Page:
“The library is the defining key to a community’s cultural atmosphere and development. A university’s library plays an even more critical role because it is the heart of the academic community. … I want to become a member of First Year Library Advisory Board because I want to bring the library closer to my classmates and make the library better for the entire Duke community.”
Katherine M. Zhou
“I’ve always considered a library as a “home away from home.” With a natural curiosity for knowledge, I appreciate a well-maintained library that contains an abundance of literature, is updated with the latest technological systems, and provides a comfortable area to do exactly what Duke is for: to learn. I would like to do my best to provide insight from a student perspective on how to enhance Duke’s libraries”.
“Since I was little, I’ve always loved reading and writing. In the fourth grade, my parents had a meeting with my school librarian, asking how to get me to stop reading (it didn’t work). Libraries have always been a sort of sanctuary for me, because there’s something so beautiful about a place that’s dedicated to books, to education, and to learning. I want to contribute to that, in any way possible”.
“The thing that makes me most excited about Duke is the potential for original research, and as a humanities guy I know that the roots of original research lie in the astounding array of resources at the libraries. I have always loved spending time at the library, but even more so, I’ve always loved helping people discover how to make the library work for them. …I am very interested in reaching out to freshmen and helping them make the very most of the amazing resources Duke’s libraries are blessed to have”.
“I appreciate that Duke University involves freshmen through the First-Year Advisory Board. Every freshman is coming to the same new learning environment that is Duke. As freshmen, they can bring new, fresh perspectives to the board. They can identify with their fellow freshmen and help their classmates become better informed and more involved in Duke’s resources and services”.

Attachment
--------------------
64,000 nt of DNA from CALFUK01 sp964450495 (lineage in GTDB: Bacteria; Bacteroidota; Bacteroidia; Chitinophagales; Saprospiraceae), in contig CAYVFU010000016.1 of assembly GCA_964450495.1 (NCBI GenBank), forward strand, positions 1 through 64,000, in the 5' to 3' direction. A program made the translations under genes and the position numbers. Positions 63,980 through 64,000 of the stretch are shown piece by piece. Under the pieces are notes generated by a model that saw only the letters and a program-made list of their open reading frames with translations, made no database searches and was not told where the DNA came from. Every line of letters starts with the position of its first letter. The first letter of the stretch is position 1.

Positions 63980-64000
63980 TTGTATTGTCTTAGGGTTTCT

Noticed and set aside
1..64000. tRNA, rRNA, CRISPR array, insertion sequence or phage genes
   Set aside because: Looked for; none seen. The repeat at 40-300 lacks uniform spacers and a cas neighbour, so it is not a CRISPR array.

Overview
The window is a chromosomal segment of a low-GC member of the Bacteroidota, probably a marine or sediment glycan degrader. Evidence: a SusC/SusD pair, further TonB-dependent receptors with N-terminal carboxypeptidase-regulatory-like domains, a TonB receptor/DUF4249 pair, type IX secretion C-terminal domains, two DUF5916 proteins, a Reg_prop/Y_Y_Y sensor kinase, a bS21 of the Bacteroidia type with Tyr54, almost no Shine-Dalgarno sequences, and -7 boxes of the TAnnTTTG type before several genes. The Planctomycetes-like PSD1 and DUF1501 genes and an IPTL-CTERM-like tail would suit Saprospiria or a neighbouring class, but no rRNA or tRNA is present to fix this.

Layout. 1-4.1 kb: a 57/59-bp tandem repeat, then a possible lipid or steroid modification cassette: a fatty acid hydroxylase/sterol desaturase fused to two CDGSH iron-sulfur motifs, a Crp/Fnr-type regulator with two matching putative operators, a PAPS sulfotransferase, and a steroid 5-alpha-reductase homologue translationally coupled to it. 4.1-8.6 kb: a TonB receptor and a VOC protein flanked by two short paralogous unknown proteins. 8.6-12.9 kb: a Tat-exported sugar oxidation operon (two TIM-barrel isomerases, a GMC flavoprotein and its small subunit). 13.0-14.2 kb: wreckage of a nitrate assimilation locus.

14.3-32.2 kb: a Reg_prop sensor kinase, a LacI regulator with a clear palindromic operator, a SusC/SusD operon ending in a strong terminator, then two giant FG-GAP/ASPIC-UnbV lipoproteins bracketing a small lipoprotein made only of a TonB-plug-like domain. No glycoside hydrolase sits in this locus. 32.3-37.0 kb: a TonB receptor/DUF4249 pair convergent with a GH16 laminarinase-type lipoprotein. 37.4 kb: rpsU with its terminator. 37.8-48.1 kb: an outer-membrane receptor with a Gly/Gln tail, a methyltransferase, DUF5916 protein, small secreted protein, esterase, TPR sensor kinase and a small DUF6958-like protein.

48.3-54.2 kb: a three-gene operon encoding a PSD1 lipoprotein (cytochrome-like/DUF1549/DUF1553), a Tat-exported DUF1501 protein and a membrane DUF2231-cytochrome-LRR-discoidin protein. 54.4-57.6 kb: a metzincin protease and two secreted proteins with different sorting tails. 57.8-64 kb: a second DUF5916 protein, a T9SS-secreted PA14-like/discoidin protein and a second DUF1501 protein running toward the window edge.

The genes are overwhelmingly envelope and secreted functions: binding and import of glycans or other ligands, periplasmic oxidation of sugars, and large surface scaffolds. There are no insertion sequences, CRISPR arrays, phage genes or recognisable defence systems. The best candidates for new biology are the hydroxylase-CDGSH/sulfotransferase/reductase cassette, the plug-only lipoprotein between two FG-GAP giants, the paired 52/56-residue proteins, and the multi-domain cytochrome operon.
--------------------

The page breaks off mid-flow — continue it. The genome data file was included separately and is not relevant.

The first year library advisory board is a coalition of first year students and library coordinators whose mission includes three responsibilities:
• It provides feedback on library initiatives-for example, library renovations and new programs– providing valuable input crucial to the success of a first year gateway library and the policies and decisions of the library with regard to it.
• It represents the first year class and the students’ library related needs during a unique and pivotal year of transition into university culture and its academic expectations.
• It actively searches for ways to improve the library and develops programs to make first year students aware of its resources and services, including those of the wider community and TRLN.
Laura Micham recognized for long-standing contributions to women’s studies in librarianship
The post Bingham Center Director Receives Career Achievement Award appeared first on Duke University Libraries Blogs.
Panels, presentations to focus on pedagogy and tools for teaching with digital humanities
The post Doing Digital Humanities: New Workshops This Spring appeared first on Duke University Libraries Blogs.
A new series on the most interesting questions we get asked, and how we answered them